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experiment with bucket

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Now I want to revisit the situation that you are on the end of my string and I'm going to swirl you around. Earlier, I swirled you around like this this and you didn't like it and I don't blame you because you got dizzy. Now I'm going to rotate you like this. You may like that better. Maybe not. And so, whether you like it or not I'm going to twirl you around and here you are. This is the circle. There's a string-- you're here. Here's the string and there you are. You have a certain velocity. Your velocity is in this direction is a certain distance to the center, R. And so you need a certain centripetal acceleration to go around in that curve. So you need a centripetal acceleration a of c--which is...you can take the v squared divided by r, if you like that. This is the magnitude of that v. Now follow me very closely. Just imagine this number happens to be exactly 9.8. I can always do that. Where is this person going to get the push or the pull from this centripetal acceleration? Does the string have to pull on it? No because there's always gravity and gravity gives you an acceleration of 9.8 meters per second squared. So the string says, "Tough luck, I don't have to do anything. "Gravity provides me with the 9.8 meters per second squared that I required." Now I'm going to swing you faster, so the v will go up and so the centripetal acceleration will go up. The string will say "Aha! I'm going to pull now on this person "because the gravitational acceleration alone is not enough-- I need some extra pull." So the string is going to tighten and pull on you. And I say, "Hello, there, in what direction is gravity?" And you say, "Gravity is in this direction." Why? Because you feel the string is pulling on you in this direction, so you experience gravity there. Now comes the question, how real is this? This is very, very real. It is so real that if I took a bucket of water instead of you...and here is the bucket of water. I attached to the bucket a rope. I swing it around, and I swing it around such that the centripetal acceleration is substantially larger than 9.8 so the string is definitely going to pull if you were the water, and I asked you, "Where is gravity?" you would say the gravitational direction is in this direction and so the water will say, "Okay, fine, then this will be my surface and I want to go in this direction." But the water can't go in that direction so it will just stay there. So I could swing this thing around if I do it fast enough-- so fast that the acceleration at this point here must be larger than 9.8-- the water will stay up while the bucket is upside down. How fast should I rotate it? Well, let's put in some simple numbers. I have here this bucket and let's say that this is about one meter. Let's round some numbers off. So R is about one meter. And I want v squared over R I want that to be larger than 9.8-- let's just call it 10. So that means v has to be larger than about 3.2 meters per second. The time to go around is two pi R divided by this velocity so this time to go around, then, has to be six... has to be less than two seconds. So if I swing this around in less than two seconds I will be okay. Now, I realize that the speed when I move this thing around is not constant everywhere. That's very difficult to do that, because of gravity. But it's close enough to get an idea. So if I rotate this faster than in two seconds when the bucket is upside-down if physics works, the water should not fall out. So let us fill this with water. There we go. I'm always nervous about this. Um, let's first look at the centrifuge. We have to see whether the centrifuge has done its job. So let's look at what this tube... I think it was tube number four. Oh, yeah! Very clear is now the liquid and you see the white stuff here on the side. It's not too easy for you to see, really. I put my hand under here. Maybe some of you can see some white stuff but it's no longer milk-- really a clear liquid. Here you see some white stuff here but it's also on the side. You can actually see it here. You see the white stuff because this was the direction of gravity so it ended up here and there's some here . It is completely clear. You see the white stuff? So that's the way that you can separate the silver chloride. So now we come to this daredevil, daredevil experiment. And we're going to see whether we can fool the water and make the water think that gravity is not in this direction but in this direction. Now, you're doing the right thing, there. I don't blame you at all. Okay... There we go! You see the water is completely fooled and notice that I go around substantially faster than in two seconds. And the water, when it's up there just thinks that gravity is towards the ceiling. Physics works. Now, who is going to do this for me, too? Please, someone should try this. You think you can do it? Come on, try it. In the worst case, it will be a disaster. Okay, get some feel for it, but before you do it make sure that I'm out of the way. But first swing it a little and don't hold it too close to you because I don't want you to get hurt Larger swing, larger, larger. Now you get some feel for it. Go for it, now! Yeah, faster! That was very good.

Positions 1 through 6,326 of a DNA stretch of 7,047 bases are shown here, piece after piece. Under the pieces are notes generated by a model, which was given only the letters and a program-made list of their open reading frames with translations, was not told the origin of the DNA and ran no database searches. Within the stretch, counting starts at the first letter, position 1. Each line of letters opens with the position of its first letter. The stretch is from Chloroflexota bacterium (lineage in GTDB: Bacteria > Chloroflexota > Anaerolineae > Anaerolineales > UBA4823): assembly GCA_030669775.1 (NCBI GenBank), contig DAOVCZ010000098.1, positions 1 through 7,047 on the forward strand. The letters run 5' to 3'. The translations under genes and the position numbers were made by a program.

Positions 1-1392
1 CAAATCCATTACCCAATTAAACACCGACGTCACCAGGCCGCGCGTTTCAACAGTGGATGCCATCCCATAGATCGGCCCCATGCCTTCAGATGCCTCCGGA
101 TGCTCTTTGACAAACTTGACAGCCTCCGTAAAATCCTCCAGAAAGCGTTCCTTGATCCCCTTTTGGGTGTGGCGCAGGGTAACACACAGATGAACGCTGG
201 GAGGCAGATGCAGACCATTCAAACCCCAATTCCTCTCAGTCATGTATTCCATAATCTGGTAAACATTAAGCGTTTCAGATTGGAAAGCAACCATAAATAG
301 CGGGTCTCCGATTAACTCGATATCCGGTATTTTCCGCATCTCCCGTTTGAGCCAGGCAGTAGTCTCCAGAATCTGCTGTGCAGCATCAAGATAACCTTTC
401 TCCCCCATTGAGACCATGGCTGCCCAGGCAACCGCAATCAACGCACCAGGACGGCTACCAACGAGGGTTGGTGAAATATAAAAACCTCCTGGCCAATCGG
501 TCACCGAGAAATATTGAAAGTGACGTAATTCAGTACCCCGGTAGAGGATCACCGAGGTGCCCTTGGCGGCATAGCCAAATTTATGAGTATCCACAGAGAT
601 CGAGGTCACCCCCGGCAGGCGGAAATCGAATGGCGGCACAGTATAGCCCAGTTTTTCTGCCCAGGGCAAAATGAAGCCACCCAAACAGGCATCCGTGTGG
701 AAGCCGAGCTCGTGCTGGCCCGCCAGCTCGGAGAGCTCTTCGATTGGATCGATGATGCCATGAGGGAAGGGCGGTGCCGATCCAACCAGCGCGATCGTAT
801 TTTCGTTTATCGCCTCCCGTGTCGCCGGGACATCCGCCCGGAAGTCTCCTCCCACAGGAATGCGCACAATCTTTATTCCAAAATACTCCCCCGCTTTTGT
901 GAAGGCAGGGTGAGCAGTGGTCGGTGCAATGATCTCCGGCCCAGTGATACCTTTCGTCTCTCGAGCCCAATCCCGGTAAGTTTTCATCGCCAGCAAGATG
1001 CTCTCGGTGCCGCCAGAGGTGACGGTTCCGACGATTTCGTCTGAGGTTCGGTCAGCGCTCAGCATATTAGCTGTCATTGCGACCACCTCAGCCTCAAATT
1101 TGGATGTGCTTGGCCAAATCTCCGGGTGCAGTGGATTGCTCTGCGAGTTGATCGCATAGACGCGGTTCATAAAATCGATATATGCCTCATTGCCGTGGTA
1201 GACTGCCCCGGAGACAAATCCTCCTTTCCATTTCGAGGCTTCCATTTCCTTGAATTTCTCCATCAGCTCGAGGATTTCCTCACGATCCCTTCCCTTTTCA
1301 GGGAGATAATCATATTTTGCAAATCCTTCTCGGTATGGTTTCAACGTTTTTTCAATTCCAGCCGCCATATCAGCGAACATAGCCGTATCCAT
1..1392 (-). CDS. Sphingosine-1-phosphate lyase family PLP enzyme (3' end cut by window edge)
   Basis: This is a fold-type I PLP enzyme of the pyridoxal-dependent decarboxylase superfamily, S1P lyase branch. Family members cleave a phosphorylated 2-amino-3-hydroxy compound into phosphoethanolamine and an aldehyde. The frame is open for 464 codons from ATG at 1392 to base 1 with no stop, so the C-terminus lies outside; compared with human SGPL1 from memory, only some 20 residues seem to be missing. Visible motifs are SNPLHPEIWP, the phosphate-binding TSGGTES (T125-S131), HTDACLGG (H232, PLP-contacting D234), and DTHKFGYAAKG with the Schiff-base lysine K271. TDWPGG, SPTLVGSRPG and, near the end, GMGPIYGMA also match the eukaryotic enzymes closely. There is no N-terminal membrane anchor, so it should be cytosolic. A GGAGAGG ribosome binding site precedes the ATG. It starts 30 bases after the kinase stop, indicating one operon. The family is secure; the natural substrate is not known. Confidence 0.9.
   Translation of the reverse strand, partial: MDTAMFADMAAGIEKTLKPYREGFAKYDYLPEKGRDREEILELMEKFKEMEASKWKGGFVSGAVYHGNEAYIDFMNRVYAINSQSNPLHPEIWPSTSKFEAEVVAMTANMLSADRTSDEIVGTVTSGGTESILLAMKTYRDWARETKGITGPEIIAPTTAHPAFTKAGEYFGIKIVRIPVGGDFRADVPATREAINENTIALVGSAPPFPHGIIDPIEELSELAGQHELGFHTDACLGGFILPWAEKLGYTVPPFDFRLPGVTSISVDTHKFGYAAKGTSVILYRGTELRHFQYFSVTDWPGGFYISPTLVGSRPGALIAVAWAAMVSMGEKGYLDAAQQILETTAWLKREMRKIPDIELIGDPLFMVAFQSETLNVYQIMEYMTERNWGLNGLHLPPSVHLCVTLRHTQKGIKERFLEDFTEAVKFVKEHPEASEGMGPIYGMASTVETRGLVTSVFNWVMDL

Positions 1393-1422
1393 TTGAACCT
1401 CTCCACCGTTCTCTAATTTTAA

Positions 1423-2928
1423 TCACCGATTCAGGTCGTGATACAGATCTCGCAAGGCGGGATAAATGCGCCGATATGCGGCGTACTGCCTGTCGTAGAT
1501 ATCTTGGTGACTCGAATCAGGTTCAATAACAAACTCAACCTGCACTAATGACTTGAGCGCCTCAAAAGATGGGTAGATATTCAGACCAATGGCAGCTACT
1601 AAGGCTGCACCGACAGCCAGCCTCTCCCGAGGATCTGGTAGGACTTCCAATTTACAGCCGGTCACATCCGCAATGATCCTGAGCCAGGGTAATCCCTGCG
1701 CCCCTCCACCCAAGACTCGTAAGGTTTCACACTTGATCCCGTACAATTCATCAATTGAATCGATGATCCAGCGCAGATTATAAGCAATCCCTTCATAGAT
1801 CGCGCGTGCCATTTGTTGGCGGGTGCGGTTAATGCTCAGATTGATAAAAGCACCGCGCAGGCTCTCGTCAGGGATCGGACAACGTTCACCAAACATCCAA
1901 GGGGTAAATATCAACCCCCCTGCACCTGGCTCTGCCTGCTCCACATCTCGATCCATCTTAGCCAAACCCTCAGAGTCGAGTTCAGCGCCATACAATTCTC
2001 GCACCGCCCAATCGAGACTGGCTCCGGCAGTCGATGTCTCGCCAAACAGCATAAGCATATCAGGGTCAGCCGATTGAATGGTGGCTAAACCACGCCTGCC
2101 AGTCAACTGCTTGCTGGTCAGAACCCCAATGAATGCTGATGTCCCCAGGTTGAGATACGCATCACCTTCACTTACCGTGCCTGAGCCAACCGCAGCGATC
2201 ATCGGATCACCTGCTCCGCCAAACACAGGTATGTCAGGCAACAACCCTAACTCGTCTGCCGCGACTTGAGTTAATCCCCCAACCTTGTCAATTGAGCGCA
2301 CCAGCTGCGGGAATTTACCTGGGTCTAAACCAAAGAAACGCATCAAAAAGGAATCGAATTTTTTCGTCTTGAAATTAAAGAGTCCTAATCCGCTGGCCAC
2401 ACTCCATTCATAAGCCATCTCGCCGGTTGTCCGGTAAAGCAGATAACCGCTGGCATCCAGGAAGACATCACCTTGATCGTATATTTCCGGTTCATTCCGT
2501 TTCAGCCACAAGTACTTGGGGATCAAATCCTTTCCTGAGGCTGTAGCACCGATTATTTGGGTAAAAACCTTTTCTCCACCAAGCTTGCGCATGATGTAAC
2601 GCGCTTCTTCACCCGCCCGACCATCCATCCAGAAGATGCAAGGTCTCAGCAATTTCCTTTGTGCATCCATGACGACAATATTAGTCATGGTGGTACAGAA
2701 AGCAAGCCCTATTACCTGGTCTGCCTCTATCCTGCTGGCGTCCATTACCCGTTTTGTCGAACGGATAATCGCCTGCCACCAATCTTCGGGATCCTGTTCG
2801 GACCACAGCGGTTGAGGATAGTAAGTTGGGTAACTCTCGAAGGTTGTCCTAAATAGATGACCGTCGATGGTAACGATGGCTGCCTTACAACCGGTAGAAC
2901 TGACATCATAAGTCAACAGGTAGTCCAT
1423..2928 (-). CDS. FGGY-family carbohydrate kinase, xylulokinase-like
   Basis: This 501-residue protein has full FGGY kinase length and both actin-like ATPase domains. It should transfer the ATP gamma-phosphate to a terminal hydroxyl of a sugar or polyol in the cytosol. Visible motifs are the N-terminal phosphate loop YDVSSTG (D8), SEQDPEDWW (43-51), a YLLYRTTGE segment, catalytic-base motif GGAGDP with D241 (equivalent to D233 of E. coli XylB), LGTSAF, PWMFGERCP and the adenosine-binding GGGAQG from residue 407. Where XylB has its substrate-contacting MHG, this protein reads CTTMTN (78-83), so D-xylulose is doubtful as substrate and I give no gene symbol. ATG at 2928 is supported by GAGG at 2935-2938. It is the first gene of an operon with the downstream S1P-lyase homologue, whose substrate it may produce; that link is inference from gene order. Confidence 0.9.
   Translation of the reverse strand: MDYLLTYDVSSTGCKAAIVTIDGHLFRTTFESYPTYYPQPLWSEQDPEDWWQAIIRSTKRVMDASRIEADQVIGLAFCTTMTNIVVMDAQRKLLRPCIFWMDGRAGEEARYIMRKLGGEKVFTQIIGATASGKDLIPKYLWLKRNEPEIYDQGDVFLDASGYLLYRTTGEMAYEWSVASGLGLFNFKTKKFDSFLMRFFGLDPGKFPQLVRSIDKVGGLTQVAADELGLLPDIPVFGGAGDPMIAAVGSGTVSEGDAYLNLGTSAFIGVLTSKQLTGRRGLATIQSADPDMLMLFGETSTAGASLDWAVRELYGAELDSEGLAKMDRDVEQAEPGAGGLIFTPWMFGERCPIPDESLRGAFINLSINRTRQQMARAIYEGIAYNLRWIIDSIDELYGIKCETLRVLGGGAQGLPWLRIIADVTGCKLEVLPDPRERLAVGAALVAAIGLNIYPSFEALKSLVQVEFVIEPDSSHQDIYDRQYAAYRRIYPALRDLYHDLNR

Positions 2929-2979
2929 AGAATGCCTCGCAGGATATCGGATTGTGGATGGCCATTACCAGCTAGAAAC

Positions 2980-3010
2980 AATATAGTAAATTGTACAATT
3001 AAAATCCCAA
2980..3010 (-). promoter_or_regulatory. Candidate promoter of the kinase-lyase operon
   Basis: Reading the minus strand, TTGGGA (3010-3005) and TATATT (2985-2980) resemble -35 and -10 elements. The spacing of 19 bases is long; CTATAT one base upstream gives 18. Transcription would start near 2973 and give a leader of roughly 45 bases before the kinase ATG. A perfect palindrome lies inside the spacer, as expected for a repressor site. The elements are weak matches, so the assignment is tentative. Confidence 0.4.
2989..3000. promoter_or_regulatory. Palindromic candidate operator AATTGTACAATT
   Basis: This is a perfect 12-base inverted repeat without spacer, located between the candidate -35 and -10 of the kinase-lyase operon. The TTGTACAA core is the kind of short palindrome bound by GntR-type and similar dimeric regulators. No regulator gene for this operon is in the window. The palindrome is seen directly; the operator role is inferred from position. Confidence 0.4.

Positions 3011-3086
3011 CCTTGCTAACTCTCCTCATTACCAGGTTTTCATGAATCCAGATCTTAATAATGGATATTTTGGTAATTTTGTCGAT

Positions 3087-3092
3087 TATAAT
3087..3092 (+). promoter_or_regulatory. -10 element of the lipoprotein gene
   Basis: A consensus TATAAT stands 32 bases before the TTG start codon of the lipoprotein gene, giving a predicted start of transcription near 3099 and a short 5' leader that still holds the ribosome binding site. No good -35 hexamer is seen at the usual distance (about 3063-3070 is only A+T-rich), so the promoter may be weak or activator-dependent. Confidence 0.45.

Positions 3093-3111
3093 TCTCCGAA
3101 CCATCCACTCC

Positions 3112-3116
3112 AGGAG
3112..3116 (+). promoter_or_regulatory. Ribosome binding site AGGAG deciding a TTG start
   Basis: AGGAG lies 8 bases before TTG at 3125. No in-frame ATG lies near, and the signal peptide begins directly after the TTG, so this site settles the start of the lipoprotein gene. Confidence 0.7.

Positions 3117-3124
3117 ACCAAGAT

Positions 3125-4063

Video Details

Duration: 8 minutes and 41 seconds
Country: Hungary
Language: English
Views: 95
Posted by: karpatj on May 11, 2011

Walter Lewin experiment

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